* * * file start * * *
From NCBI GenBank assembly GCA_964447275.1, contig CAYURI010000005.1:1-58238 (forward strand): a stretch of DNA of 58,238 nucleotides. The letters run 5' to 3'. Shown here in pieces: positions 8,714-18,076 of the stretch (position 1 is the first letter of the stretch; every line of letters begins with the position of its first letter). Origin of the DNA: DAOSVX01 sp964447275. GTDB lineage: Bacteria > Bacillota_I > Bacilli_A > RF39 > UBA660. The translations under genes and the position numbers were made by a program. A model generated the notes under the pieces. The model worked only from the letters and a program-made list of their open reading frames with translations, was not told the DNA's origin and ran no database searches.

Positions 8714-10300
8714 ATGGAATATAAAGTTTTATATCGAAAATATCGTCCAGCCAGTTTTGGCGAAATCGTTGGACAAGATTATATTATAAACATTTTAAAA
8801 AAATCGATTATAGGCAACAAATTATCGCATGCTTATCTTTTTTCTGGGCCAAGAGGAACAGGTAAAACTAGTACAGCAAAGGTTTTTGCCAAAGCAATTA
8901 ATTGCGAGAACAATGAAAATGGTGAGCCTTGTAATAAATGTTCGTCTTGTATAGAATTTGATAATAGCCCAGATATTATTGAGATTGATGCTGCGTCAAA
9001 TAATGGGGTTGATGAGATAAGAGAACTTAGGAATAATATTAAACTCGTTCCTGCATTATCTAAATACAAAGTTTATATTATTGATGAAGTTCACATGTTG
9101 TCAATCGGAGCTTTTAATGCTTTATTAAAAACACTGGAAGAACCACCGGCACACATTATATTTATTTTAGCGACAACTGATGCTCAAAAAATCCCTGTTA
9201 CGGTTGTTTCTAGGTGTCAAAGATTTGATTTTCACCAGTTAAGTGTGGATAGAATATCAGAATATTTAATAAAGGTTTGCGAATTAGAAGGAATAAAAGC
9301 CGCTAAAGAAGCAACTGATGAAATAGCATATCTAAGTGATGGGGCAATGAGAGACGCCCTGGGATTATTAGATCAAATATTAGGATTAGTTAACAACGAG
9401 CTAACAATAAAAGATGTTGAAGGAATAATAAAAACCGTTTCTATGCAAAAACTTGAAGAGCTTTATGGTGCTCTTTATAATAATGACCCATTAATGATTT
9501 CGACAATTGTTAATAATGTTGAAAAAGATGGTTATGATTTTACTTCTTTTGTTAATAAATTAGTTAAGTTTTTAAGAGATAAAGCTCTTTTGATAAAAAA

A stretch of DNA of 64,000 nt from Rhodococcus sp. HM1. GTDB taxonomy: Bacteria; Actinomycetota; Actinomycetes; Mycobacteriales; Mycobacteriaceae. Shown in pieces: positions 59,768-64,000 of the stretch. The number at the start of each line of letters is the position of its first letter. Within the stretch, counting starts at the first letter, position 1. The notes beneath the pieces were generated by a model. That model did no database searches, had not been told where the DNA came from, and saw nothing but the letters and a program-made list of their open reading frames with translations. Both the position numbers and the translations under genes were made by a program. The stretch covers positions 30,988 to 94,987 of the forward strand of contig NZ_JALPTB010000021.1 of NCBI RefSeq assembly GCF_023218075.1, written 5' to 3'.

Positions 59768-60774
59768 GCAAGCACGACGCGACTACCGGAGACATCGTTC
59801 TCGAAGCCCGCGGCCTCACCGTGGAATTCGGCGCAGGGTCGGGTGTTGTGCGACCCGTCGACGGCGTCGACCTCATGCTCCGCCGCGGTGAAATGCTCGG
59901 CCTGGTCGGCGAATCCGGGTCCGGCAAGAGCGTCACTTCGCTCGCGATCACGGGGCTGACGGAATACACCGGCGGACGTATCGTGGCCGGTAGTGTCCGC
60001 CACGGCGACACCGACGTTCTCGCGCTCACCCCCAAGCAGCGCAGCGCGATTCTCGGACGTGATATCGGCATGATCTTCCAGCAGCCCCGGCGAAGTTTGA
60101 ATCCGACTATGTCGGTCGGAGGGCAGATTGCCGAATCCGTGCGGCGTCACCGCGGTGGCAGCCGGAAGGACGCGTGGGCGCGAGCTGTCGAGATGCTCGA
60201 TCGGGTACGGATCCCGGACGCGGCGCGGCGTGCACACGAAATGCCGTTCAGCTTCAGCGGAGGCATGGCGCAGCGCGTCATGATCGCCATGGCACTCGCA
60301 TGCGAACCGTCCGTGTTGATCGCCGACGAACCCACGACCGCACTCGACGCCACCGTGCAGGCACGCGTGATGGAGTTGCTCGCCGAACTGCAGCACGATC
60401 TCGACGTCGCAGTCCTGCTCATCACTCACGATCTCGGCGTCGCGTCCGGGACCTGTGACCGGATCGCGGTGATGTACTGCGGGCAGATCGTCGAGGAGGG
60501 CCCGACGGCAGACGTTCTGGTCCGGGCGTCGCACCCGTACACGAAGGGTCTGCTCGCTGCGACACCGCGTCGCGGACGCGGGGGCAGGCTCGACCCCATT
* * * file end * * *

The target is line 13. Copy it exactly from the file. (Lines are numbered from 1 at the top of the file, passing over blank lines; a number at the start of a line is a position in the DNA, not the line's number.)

Positions 59768-60774